Don’t let fear stop you from getting a colonoscopy
Oftentimes patients might feel scared or embarrassed to get a Colon Cancer check due to privacy and sensitivity with the screened area, but keep in mind that Dr. Singh, Dr. Rashbaum, Dr. Nitin Parikh, Dr. Sumana Moole, Dr. Long B. Nguyen, Tammi D’Elena, PA-C; and Vanessa T. Dang, MSN, APRN; have done Colonoscopies and Flexible Sigmoidoscopies more times than they can probably count and are highly skilled in executing those procedures. The consequences of delaying a procedure or not getting one at all can be deadly.
Dr. Singh, Dr. Rashbaum, Dr. Nitin Parikh, Dr. Sumana Moole, Dr. Long B. Nguyen, Tammi D’Elena, PA-C; and Vanessa T. Dang, MSN, APRN; will ensure that you remain as comfortable as possible during the procedure. Conscious sedation relaxes the body and allows you to be awake and responsive throughout the screening. A colonoscopy typically takes less than half an hour for a thorough examination. After this outpatient procedure, you can be driven home to rest. Most people are back to regular activities the next day.
If you’re over 50, get checked at least once a year. If you’re under 50, treat your body right by adhering to a reasonable diet, a safe consumption of alcohol, and attentiveness to your health that will carry over into old age. Be vigilant about your health!
In order to view the colon, it needs to be clear of fecal matter. The day before a colonoscopy, you’ll need to take a medication that will cause you to empty the bowel to clear it for the procedure. You’ll also be restricted to clear liquids during the preparation period, and you’ll need to fast for about 12 hours prior to your procedure. Learn more about Colorectal Cancer Screening preparation+
About the Procedure
A colonoscopy is performed under sedation on an outpatient basis and typically takes less than a half hour to perform. During a colonoscopy procedure, Dr. Singh, Dr. Rashbaum, Dr. Nitin Parikh, Dr. Sumana Moole, Dr. Long B. Nguyen, Tammi D’Elena, PA-C; and Vanessa T. Dang, MSN, APRN; will examine the large and small intestines using a colonoscope, which is a four-foot flexible tube about the width of a finger. The colonoscope has a camera and light, which allow them to perform a visual inspection of the colon.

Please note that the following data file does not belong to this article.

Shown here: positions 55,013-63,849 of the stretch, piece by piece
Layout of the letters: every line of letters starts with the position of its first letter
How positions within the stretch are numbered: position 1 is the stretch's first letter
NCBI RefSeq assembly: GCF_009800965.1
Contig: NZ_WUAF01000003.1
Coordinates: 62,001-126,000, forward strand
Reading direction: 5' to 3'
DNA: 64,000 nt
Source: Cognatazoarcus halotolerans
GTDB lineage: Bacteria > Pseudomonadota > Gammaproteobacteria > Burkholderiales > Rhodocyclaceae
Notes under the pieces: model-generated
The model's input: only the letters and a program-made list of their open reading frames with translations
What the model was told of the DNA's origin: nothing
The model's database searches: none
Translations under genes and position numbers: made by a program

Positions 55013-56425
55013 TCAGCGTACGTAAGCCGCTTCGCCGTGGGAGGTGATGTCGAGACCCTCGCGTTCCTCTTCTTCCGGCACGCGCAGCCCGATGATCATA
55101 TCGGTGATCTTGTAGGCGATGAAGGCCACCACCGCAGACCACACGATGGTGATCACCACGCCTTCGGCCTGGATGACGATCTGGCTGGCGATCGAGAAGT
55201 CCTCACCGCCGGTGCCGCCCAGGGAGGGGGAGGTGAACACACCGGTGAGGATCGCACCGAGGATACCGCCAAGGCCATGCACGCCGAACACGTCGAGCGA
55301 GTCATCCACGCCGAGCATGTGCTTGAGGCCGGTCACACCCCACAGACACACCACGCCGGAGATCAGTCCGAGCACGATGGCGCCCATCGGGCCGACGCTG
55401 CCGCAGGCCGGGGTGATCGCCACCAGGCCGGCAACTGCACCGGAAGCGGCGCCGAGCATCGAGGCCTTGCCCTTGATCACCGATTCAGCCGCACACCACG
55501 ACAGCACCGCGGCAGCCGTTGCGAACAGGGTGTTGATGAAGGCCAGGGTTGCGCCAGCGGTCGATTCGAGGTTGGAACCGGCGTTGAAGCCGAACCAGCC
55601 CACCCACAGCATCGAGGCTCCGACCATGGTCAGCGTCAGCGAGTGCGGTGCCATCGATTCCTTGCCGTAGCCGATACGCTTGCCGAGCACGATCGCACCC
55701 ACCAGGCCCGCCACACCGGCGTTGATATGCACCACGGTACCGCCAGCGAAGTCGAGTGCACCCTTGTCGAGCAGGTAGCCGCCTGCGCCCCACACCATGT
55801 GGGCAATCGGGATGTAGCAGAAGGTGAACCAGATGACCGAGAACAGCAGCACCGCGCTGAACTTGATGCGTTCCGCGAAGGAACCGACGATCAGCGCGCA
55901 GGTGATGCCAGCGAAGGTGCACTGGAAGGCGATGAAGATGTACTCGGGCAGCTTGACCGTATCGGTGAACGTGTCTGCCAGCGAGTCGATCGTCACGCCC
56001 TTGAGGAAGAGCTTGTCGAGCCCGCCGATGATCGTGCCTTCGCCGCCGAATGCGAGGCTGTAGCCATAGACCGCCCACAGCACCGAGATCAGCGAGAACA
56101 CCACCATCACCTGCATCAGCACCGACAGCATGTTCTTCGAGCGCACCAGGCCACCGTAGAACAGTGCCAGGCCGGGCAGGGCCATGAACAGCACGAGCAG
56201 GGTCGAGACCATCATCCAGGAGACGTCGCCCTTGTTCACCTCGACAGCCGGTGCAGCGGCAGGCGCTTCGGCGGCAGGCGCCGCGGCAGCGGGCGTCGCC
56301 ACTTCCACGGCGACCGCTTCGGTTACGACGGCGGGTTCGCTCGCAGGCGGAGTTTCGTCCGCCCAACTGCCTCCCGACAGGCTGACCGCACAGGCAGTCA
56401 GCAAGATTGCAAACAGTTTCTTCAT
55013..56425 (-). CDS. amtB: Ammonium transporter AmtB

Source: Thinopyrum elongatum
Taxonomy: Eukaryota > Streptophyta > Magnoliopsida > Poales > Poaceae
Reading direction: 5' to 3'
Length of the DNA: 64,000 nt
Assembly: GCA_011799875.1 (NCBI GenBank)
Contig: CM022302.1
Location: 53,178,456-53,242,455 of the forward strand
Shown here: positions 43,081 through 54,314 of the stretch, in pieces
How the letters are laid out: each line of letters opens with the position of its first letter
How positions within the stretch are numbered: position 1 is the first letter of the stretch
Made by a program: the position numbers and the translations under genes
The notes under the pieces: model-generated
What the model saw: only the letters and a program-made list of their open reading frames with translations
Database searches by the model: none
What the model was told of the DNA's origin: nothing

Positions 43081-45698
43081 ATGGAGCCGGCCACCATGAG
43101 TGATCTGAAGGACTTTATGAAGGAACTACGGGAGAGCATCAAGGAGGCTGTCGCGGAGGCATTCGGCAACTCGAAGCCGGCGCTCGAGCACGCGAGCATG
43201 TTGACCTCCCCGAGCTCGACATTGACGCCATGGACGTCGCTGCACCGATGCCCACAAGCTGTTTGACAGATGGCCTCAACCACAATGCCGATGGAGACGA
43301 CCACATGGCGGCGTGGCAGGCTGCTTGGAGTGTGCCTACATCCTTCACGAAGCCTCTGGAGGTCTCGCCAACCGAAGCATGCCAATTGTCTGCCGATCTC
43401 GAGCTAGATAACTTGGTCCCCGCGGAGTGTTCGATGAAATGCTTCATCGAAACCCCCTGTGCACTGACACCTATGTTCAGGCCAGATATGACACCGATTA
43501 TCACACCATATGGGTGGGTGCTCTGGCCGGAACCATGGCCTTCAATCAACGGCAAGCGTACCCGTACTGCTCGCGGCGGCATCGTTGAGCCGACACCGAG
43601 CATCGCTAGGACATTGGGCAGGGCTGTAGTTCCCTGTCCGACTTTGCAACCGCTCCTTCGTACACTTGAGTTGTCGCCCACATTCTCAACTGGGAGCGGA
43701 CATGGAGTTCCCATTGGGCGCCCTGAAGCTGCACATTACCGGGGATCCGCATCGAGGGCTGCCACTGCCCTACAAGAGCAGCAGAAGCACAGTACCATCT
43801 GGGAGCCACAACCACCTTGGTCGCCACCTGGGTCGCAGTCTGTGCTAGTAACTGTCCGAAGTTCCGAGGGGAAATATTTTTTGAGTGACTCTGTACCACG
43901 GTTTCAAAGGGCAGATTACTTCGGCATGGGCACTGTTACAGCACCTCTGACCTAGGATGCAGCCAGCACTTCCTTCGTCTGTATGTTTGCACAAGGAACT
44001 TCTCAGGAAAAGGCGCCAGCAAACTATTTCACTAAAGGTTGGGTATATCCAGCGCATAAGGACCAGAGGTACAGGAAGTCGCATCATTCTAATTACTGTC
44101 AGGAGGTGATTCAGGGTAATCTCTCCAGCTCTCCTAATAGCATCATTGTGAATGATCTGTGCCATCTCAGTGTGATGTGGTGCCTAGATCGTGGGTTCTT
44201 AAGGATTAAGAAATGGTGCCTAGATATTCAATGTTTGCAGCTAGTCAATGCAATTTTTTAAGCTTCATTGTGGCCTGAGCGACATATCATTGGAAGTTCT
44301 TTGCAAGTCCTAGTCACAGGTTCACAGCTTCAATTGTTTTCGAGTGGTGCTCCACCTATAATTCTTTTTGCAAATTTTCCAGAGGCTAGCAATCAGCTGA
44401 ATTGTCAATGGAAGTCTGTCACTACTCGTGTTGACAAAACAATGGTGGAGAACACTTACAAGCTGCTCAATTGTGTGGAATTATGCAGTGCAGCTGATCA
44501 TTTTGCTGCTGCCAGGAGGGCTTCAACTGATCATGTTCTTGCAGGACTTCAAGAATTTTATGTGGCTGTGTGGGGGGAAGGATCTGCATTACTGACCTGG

A colonoscopy is also the method by which they remove colon tissue for a biopsy. Polyps are fleshy growths that are sometimes an indication of early colon cancer, and other abnormal signs. When a polyp is located, it can be removed during the colonoscopy procedure and sent to a lab where it can be more completely evaluated for the presence of cancer cells. Most polyps are not cancerous, so finding them does not mean you have cancer. However, removing them does gives extra assurance that you will remain safe and healthy year after year.
Aftercare and Recovery
Once the procedure is over, patients go to a recovery area for a brief period of time while the sedation wears off before being discharged to go home. You will be able to eat normally, but because you will have been sedated for the procedure, you will need someone to drive you home. If polyps were removed, you may have some mild spotting for a brief period of time. You may be a little tired from the sedation, but you’ll be able to return to work the next day.
Board-Certified physicians Dr. Singh, Dr. Rashbaum, Dr. Nitin Parikh, Dr. Sumana Moole, Dr. Long B. Nguyen, Tammi D’Elena, PA-C; and Vanessa T. Dang, MSN, APRN; care for patients in the north Atlanta, GA; area including Alpharetta, GA; Johns Creek, GA; Cumming, GA; and Lawrenceville, GA. The In-House Endoscopy Suite at Digestive Care Physicians is a certified facility which has achieved the highest level of accreditation by the Association for Ambulatory Health Care (AAAHC). If you suffer from gastrointestinal problems or need a colorectal cancer screening, contact us at (770) 227-2222 to schedule an appointment.